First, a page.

Terrorism in India, according to the Home Ministry, poses a significant threat to the people of India. Compared to other countries, India faces a wide range of terror groups. Terrorism found in India includes Islamic terrorism, separatist terrorism, and left-wing terrorism India is one of the countries most impacted by terrorism.
Palestinian political violence refers to acts of violence perpetrated for political ends in relation to the State of Palestine or in connection with Palestinian nationalism. Common political objectives include self-determination in and sovereignty over Palestine, or the "liberation of Palestine" and recognition of a Palestinian state, either in place of both Israel and the Palestinian territories, or solely in the Palestinian territories. More limited goals include the release of Palestinian prisoners or the Palestinian right of return. Other motivations include personal grievances, trauma or revenge.
Jewish religious terrorism is religious terrorism committed by extremists within Judaism.
Left-wing terrorism or far-left terrorism is terrorism motivated by left-wing or far-left ideologies, committed with the aim of overthrowing current capitalist systems and replacing them with communist or socialist societies. Left-wing terrorism can also occur within already socialist states as criminal action against the current ruling government.
The history of terrorism is a history of well-known and historically significant individuals, entities, and incidents associated, whether rightly or wrongly, with terrorism. Scholars agree that terrorism is a disputed term, and very few of those labeled terrorists describe themselves as such. It is common for opponents in a violent conflict to describe the other side as terrorists or as practicing terrorism.
The internal conflict in Peru is an ongoing armed conflict between the Government of Peru and the Maoist guerilla group Shining Path. The conflict began on 17 May 1980, and from 1982 to 1997 the Túpac Amaru Revolutionary Movement waged its own insurgency as a Marxist–Leninist rival to the Shining Path.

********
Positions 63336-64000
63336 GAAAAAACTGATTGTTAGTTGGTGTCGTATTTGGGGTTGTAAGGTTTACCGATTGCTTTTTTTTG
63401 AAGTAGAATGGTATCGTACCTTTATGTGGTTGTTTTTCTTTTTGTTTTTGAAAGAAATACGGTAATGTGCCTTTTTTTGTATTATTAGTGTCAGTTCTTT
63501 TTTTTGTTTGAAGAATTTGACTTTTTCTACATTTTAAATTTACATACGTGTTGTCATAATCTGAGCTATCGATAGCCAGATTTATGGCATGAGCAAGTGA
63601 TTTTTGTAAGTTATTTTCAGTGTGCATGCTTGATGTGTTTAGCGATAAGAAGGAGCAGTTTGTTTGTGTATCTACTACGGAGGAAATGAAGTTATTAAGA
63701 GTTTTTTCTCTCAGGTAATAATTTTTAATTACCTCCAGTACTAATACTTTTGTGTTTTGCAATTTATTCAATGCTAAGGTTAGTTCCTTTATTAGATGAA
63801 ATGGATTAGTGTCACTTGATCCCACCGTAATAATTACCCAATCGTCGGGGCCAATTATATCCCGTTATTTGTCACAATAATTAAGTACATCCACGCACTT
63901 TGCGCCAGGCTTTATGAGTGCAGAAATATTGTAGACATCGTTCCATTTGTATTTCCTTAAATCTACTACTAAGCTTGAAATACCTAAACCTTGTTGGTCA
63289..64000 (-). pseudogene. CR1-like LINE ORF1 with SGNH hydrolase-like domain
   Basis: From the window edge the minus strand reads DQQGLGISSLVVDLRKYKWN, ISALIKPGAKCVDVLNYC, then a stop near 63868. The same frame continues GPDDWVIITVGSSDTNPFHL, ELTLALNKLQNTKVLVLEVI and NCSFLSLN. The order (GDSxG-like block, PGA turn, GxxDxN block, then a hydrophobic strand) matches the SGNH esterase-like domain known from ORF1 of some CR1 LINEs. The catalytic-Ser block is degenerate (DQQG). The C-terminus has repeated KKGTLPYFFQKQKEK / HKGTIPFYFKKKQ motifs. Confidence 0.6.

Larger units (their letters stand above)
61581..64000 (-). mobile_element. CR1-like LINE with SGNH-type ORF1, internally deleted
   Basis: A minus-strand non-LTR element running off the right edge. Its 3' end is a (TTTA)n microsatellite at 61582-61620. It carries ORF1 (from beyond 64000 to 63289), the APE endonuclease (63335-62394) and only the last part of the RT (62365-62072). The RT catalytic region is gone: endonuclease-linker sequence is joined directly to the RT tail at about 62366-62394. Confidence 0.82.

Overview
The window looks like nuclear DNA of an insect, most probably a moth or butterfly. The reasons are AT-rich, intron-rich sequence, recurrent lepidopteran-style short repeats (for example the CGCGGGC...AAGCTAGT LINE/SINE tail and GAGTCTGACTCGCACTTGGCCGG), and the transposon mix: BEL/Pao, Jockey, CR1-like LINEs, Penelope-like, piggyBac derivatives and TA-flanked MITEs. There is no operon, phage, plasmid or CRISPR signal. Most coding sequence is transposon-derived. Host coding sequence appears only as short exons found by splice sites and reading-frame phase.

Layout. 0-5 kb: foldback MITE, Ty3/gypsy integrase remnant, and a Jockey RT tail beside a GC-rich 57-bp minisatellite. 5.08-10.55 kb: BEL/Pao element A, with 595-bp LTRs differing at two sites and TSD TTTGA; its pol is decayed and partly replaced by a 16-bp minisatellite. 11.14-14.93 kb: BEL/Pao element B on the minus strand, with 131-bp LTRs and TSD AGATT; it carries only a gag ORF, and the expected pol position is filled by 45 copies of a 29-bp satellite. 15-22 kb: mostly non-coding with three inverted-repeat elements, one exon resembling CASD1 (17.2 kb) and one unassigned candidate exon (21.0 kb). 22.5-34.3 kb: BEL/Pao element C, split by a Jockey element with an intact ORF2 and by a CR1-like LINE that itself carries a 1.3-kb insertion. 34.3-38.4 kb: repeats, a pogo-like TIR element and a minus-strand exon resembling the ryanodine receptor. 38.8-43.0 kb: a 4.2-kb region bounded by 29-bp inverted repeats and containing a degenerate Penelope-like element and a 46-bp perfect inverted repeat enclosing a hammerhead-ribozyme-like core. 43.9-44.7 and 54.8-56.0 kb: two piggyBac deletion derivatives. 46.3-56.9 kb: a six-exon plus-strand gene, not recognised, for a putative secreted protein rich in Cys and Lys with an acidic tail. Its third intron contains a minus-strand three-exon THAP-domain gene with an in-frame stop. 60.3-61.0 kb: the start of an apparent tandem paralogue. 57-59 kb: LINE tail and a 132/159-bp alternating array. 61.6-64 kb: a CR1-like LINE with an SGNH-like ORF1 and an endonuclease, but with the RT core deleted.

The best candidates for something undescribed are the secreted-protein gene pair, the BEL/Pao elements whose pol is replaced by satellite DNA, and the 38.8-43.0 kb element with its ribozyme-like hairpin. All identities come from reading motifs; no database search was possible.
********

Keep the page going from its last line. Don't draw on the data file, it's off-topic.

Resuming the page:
Communist terrorism is terrorism perpetrated by individuals or groups which adhere to communism and ideologies related to it, such as Marxism–Leninism, Maoism, and Trotskyism. Historically, communist terrorism has sometimes taken the form of state-sponsored terrorism, supported by communist nations such as the Soviet Union, China, North Korea and Cambodia. In addition, non-state actors such as the Red Brigades, the Front Line and the Red Army Faction have also engaged in communist terrorism. These groups hope to inspire the masses to rise up and start a revolution to overthrow existing political and economic systems. This form of terrorism can sometimes be called red terrorism or left-wing terrorism.
In international relations, violent non-state actors (VNSAs), also known as non-state armed actors or non-state armed groups (NSAGs), are individuals or groups that are wholly or partly independent of governments and which threaten or use violence to achieve their goals.
Political violence is violence which is perpetrated in order to achieve political goals. It can include violence which is used by a state against other states (war), violence which is used by a state against civilians and non-state actors, and violence which is used by violent non-state actors against states and civilians. It can also describe politically motivated violence which is used by violent non-state actors against a state or it can describe violence which is used against other non-state actors and/or civilians. Non-action on the part of a government can also be characterized as a form of political violence, such as refusing to alleviate famine or otherwise denying resources to politically identifiable groups within their territory.
The following outline is provided as an overview of and topical guide to the past and present terrorism in the United States:
Terrorism in Sri Lanka has been a highly destructive phenomenon during the periods of the Sri Lankan Civil War (1983–2009) and the first and second JVP insurrections. A common definition of terrorism is the systematic use or threatened use of violence to intimidate a population or government for political, religious, or ideological goals. Sri Lanka is a country that has experienced some of the worst known acts of modern terrorism, such as suicide bombings, massacres of civilians and assassination of political and social leaders, that posed a significant threat to the society, economy and development of the country. The Prevention of Terrorism Act of 1978 is the legislation, that provides the powers to law enforcement officers to deal with issues related to terrorism in Sri Lanka. It was first enacted as a temporary law in 1979 under the presidency of J. R. Jayewardene, and later made permanent in 1982.
Domestic terrorism or homegrown terrorism is a form of terrorism in which victims "within a country are targeted by a perpetrator with the same citizenship" as the victims. There are many definitions of terrorism, and none of them are universally accepted.